Several strategies can be used to reduce the prevalence of smoking among children and teenagers in Canada:

  1. Implementing and enforcing policies that restrict the sale and advertising of cigarettes to children and teens: This can include raising the minimum age for purchasing cigarettes, banning cigarette sales in schools and other areas where children and teenagers are present, and restricting cigarette advertising and promotions that target these age groups.
  2. Providing education and information about the dangers of smoking: Educating children and teenagers about the negative health consequences of smoking can help to reduce the appeal of cigarettes and discourage them from starting to smoke.
  3. Promoting healthy alternatives to smoking: Encouraging children and teens to participate in activities that are enjoyable and healthy, such as sports and hobbies, can help to reduce the likelihood of them turning to smoking.
  4. Increasing access to support and resources for quitting smoking: Providing resources such as quit-smoking programs and support groups can help children and teenagers who are struggling with smoking addiction to overcome their addiction and live healthier lives.
  5. Encouraging parental involvement: Parents can play a critical role in preventing children and teens from starting to smoke. They can do this by setting a good example, talking to their children about the dangers of smoking, and enforcing rules about smoking in the home.

Why Are Cigarettes Dangerous?

The dangers of smoking are well known. Cigarette smoke contains more than 4,000 chemicals, including 69 toxic and at least 400 carcinogenic.

Cigarettes also contain nicotine, which is highly addictive. When a person smokes a cigarette, nicotine passes from the lungs into the bloodstream and reaches the brain within seven seconds. Once in the brain, it binds to receptors on nerve cells and results in feelings of pleasure or relaxation. This effect is temporary but it takes up to 10 days for nicotine to leave the system after smoking one cigarette.

Short and Long-Term Effects of Cigarette Smoking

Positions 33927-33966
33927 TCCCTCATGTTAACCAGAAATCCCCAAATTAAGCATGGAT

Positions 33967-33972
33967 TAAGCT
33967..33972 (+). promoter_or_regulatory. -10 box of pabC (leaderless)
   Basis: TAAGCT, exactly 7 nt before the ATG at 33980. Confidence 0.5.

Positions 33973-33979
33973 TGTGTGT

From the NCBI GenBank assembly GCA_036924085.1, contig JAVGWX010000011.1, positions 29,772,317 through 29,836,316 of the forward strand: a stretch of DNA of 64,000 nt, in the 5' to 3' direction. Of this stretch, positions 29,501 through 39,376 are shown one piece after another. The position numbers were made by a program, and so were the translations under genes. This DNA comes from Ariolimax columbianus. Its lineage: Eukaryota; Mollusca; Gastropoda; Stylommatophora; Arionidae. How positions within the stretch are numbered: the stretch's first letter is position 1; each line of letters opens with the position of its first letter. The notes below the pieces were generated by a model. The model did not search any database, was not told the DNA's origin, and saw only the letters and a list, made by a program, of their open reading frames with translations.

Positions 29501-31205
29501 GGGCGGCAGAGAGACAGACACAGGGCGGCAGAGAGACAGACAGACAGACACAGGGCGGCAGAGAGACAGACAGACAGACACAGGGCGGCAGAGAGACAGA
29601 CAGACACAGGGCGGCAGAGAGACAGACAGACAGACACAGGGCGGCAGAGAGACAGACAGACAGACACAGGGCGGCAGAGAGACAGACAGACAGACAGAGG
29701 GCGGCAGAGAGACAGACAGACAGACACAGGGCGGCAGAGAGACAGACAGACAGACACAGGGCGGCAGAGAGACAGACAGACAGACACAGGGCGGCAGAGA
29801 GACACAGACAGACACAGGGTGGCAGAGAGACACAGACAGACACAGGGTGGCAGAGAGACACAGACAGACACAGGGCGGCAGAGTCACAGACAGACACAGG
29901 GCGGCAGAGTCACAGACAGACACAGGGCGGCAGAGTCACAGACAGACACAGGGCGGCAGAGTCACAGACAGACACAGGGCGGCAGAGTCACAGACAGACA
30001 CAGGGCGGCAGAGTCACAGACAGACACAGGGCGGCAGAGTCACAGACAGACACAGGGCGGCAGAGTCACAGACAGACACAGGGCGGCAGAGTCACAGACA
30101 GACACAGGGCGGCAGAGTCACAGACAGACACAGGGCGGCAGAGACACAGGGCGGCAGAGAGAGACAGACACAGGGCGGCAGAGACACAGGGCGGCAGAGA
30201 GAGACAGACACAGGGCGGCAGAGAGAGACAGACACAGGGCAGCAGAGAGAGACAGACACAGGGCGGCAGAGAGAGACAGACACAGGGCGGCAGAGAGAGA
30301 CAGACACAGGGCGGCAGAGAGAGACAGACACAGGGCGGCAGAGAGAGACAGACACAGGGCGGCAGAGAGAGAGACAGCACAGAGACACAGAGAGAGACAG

Cigarette smoke contains a variety of chemicals and compounds that can affect your health. Some have immediate and short-term consequences, while others have long-term effects that may be evident in years. Short-term effects of smoking include;

  • Increased blood pressure
  • Coughing, wheezing, and shortness of breath
  • Nausea and vomiting
  • Euphoric feeling
  • Weakness

The long-term effects of cigarette smoking may include;

  • Greater risk for heart diseases
  • Stroke
  • Lung cancer
  • Chronic obstructive pulmonary disease (COPD).
  • Emphysema
  • Reduced fertility in men and women.
  • Eye diseases such as cataracts and macular degeneration
  • Periodontal disease (gum disease)

Increased susceptibility to infection

Key Takeaway

Smoking is a dangerous habit and one that can have long-lasting effects on health–especially in children and teenagers. There are many reasons why it is important for children and youth not to start smoking, including the fact that they are still developing their brains and bodies; therefore, smoking could have irreversible negative effects on their health.

It is important to continue to educate young people about the dangers of smoking and to implement policies and programs that can help to reduce smoking rates among Canadian youth. This can help to ensure that future generations can enjoy the benefits of good health and avoid the serious health risks associated with smoking.